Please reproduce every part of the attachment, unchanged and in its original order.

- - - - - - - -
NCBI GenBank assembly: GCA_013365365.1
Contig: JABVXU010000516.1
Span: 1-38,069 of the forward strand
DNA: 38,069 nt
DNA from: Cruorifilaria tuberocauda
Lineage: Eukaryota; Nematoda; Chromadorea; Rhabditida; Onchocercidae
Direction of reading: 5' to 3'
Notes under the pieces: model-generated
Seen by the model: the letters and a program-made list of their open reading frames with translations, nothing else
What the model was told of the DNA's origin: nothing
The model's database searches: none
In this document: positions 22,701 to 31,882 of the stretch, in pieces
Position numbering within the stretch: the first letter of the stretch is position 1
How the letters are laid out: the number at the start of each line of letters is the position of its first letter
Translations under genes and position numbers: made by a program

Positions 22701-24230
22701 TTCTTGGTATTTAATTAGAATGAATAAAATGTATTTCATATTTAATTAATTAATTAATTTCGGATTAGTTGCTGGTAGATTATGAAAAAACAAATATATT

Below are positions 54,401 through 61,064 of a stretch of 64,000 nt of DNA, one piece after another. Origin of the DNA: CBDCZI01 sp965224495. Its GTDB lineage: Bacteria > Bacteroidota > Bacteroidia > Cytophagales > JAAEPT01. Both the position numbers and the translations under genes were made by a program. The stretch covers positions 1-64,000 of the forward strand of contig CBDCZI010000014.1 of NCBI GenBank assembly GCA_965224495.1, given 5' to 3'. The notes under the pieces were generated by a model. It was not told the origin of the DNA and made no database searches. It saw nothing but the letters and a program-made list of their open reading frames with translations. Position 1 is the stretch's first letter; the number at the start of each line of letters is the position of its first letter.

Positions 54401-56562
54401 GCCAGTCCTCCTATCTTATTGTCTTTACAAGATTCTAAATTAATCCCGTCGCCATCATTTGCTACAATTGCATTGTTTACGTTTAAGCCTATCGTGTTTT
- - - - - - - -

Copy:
NCBI GenBank assembly: GCA_013365365.1
Contig: JABVXU010000516.1
Span: 1-38,069 of the forward strand
DNA: 38,069 nt
DNA from: Cruorifilaria tuberocauda
Lineage: Eukaryota; Nematoda; Chromadorea; Rhabditida; Onchocercidae
Direction of reading: 5' to 3'
Notes under the pieces: model-generated
Seen by the model: the letters and a program-made list of their open reading frames with translations, nothing else
What the model was told of the DNA's origin: nothing
The model's database searches: none
In this document: positions 22,701 to 31,882 of the stretch, in pieces
Position numbering within the stretch: the first letter of the stretch is position 1
How the letters are laid out: the number at the start of each line of letters is the position of its first letter
Translations under genes and position numbers: made by a program

Positions 22701-24230
22701 TTCTTGGTATTTAATTAGAATGAATAAAATGTATTTCATATTTAATTAATTAATTAATTTCGGATTAGTTGCTGGTAGATTATGAAAAAACAAATATATT

Below are positions 54,401 through 61,064 of a stretch of 64,000 nt of DNA, one piece after another. Origin of the DNA: CBDCZI01 sp965224495. Its GTDB lineage: Bacteria > Bacteroidota > Bacteroidia > Cytophagales > JAAEPT01. Both the position numbers and the translations under genes were made by a program. The stretch covers positions 1-64,000 of the forward strand of contig CBDCZI010000014.1 of NCBI GenBank assembly GCA_965224495.1, given 5' to 3'. The notes under the pieces were generated by a model. It was not told the origin of the DNA and made no database searches. It saw nothing but the letters and a program-made list of their open reading frames with translations. Position 1 is the stretch's first letter; the number at the start of each line of letters is the position of its first letter.

Positions 54401-56562
54401 GCCAGTCCTCCTATCTTATTGTCTTTACAAGATTCTAAATTAATCCCGTCGCCATCATTTGCTACAATTGCATTGTTTACGTTTAAGCCTATCGTGTTTT